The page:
As we will see later on, this exact ability, to combine easily ADTs, is one of their true strengths. In case you want to calculate the possible values of the “combined” type AutoLoginError, add or multiply the possible values of the contained ADTs until you reach to primitive types. Don’t worry, we will see an example of this later on.

Making illegal states unrepresentable

Why does all this matter? Because, with carefully crafted ADTs, we can express naturally our domain. They provide a guide we can follow when trying to model a solution. All we need to do is ask ourselves:

Does it make sense for some properties to exist at the same time? Use a product type. Or does the domain demand that at any time we should have either one case or the other? Then, use a sum type. And as we saw previously, we can also combine them. To illustrate the thought process and why choosing correct types matters, let’s go through an example.

A known limitation of using exceptions as error handling mechanism, is that they cannot be used in asynchronous callbacks. As a way to overcome this, you might have seen something like this:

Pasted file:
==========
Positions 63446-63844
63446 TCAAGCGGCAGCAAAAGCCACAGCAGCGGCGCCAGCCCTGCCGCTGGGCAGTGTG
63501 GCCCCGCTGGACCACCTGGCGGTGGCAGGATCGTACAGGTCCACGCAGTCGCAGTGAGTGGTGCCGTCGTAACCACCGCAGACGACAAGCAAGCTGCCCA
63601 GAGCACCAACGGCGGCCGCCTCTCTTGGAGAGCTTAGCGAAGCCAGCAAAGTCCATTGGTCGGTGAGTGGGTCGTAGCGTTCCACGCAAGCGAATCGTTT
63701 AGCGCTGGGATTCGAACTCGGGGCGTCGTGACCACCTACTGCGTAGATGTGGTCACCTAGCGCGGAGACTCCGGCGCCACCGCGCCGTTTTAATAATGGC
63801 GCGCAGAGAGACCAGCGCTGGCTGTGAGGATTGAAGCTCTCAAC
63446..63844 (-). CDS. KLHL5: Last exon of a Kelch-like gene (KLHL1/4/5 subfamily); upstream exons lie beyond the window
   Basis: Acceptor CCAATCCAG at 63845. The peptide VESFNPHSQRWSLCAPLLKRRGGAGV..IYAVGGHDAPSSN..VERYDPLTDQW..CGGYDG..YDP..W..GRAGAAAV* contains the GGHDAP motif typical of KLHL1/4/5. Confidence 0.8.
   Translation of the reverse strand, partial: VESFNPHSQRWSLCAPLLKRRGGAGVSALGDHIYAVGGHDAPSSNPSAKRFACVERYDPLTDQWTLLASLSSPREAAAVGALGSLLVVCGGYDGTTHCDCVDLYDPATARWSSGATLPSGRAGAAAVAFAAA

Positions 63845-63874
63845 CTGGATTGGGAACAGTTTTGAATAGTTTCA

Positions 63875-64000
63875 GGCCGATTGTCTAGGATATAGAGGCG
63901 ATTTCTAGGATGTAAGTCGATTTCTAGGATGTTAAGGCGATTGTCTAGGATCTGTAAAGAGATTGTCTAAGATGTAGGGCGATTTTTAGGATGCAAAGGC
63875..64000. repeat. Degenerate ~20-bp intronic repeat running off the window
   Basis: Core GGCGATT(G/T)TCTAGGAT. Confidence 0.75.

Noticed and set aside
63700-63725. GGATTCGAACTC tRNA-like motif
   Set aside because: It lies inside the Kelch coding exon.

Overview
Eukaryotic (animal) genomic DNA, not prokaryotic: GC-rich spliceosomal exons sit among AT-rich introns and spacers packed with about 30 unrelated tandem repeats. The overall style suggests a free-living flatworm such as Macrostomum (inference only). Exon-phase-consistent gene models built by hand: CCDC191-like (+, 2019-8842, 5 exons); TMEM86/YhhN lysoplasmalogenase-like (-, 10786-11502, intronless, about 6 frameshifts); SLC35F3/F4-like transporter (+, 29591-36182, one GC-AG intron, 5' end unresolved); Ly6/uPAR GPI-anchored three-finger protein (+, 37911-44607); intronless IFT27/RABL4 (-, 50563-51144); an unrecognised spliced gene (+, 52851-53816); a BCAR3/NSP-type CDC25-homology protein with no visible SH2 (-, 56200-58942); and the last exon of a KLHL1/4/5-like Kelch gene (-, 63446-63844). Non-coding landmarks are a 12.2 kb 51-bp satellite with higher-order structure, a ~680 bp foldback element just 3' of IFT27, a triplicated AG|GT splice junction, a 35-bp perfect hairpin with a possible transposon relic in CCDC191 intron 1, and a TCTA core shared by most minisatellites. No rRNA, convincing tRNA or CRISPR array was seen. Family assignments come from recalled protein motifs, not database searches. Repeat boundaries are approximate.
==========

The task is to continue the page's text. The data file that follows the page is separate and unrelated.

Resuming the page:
func getUser(completion: (user: User?, error: Error?) -> Void) {  ...

This code tries to express the possibility of failure with two optionals, one for the success and one for the error scenario. Unfortunately, there are a couple of issues with this solution. Think about the distinct values the closure parameters can have:

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What about the highlighted values? Should our code even handle them? Should we write tests about them?

getUser { (user: User?, error: Error?) in  if let user = user {    // What should we do if the error also has a value here?   
// Should we assert?
// What if we had the if let error = error case first and then the other case?